This is Muay Thai, This is Rajadamnern
Another major change for Rajadamnern Stadium is adapting to the times, specifically in terms of equality and neutrality in sports competitions.
For 77 years, this arena had barred women from competing. In fact, across the world of Muay Thai, women have had to face challenges in terms of compensation, prize money, and opportunities to even compete.
In the first Rajadamnern World Series, the stadium and organizers had arranged four series of men’s competitions for different age groups, and a series for women. Regardless of gender, the prize money for each series is the same at a million Thai Baht.
“Our ambition is to preserve and elevate the art of Muay Thai. To this day we have made history elevating Muay Thai to international levels in terms of inclusivity while retaining its traditional roots,” Thainchai continued.
“We give importance to gender equality, and conducted a ceremony to pay respects to female athletes who have helped disseminate the art of Muay Thai as a sport for women as well.”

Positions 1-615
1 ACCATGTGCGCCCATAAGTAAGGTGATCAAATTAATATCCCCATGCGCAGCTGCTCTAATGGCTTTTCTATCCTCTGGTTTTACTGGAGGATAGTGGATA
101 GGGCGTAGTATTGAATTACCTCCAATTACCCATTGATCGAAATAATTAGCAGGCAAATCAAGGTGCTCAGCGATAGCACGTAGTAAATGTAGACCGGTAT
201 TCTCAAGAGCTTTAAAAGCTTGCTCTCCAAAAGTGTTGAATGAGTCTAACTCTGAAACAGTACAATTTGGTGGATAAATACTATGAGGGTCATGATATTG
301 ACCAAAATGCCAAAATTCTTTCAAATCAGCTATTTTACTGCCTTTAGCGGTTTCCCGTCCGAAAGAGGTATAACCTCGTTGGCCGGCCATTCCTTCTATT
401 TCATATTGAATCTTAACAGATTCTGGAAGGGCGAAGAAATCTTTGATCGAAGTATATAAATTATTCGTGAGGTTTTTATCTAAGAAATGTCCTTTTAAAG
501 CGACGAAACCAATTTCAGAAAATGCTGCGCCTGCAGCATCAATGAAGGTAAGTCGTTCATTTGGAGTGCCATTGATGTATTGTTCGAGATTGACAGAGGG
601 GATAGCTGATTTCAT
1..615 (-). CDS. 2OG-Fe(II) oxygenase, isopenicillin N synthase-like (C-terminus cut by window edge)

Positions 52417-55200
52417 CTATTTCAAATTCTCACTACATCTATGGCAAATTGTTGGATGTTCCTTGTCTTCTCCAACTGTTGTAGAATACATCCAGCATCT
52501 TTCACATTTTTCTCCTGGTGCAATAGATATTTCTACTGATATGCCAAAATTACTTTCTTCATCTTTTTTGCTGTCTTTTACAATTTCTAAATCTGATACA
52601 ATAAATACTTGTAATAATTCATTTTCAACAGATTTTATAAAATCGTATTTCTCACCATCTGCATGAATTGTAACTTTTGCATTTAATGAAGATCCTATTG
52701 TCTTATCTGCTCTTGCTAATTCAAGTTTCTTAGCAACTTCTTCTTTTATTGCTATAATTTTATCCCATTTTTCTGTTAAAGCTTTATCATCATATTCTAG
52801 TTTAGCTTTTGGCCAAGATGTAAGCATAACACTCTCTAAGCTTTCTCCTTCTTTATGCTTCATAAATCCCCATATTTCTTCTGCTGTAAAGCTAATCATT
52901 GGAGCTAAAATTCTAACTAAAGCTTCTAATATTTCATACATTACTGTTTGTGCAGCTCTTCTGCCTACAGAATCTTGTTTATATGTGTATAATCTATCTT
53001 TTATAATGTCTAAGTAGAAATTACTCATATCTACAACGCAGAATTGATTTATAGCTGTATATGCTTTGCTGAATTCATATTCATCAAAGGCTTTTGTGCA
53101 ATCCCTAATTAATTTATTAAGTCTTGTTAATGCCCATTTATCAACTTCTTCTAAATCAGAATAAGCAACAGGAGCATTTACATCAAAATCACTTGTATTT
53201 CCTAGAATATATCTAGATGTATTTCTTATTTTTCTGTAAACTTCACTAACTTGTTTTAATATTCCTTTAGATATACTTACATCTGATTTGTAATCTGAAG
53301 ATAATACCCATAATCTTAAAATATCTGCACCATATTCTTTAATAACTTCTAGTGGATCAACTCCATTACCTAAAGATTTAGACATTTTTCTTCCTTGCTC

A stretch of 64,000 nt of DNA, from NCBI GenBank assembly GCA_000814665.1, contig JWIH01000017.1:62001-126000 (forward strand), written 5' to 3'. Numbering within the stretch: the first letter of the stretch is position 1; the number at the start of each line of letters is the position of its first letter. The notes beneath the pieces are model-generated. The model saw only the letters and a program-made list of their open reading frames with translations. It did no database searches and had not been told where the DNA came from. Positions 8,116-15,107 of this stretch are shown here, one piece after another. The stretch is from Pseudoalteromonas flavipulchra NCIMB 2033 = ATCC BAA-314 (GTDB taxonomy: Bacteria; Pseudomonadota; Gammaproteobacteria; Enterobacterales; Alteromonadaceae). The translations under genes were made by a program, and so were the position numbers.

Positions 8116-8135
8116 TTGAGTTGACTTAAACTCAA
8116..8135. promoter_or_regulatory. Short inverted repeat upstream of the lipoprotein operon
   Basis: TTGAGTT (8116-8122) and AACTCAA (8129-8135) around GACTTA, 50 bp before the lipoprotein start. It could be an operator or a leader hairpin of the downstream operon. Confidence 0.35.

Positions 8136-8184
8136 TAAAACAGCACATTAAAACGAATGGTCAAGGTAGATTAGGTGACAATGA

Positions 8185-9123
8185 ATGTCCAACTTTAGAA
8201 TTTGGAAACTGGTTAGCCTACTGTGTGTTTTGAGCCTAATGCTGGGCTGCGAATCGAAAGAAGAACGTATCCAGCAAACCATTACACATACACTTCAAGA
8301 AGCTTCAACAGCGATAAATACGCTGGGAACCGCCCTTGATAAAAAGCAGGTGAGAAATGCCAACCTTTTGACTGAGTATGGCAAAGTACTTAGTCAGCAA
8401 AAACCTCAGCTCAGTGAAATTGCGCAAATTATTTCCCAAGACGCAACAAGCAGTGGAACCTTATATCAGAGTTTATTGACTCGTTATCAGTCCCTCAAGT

“Some female boxers cried tears of joy at having a chance to box at Rajadamnern Stadium. It is the stadium of dreams for both men and women.”
“I believe in the potential of female Muay Thai boxers. They are no less than their male counterparts. That is why we set the same prize money for both male and female contenders at 1 million Baht. In supporting the female Muay Thai scene we can finally see the full potential of female Muay Thai boxers.”
The Rajadamnern World Series matches were paving the way for the new age of Muay Thai for the world to see, symbolized by the drastic changes made to this historical arena.
To retain the roots and traditional aspects of Muay Thai, a lot of traditions that have cultural value were preserved. Some of these traditions include paying respects to teachers (Wai-Kru), playing traditional Thai instruments, and showing sportsmanship after each match. All these can still be seen at Rajadamnern stadium to preserve the culture and roots of Muay Thai.
This is the story of Rajadamnern Stadium and its journey to the new age. We cannot deny that the world of sports revolves around entertainment, but the importance of retraining tradition and customs shouldn’t be ignored. Rajadamnern has completely preserved the beauty and charm of Muay Thai while adapting to the ever-changing times.
As the stadium announcer always says, "This Is Muay Thai, This is Rajadamnern."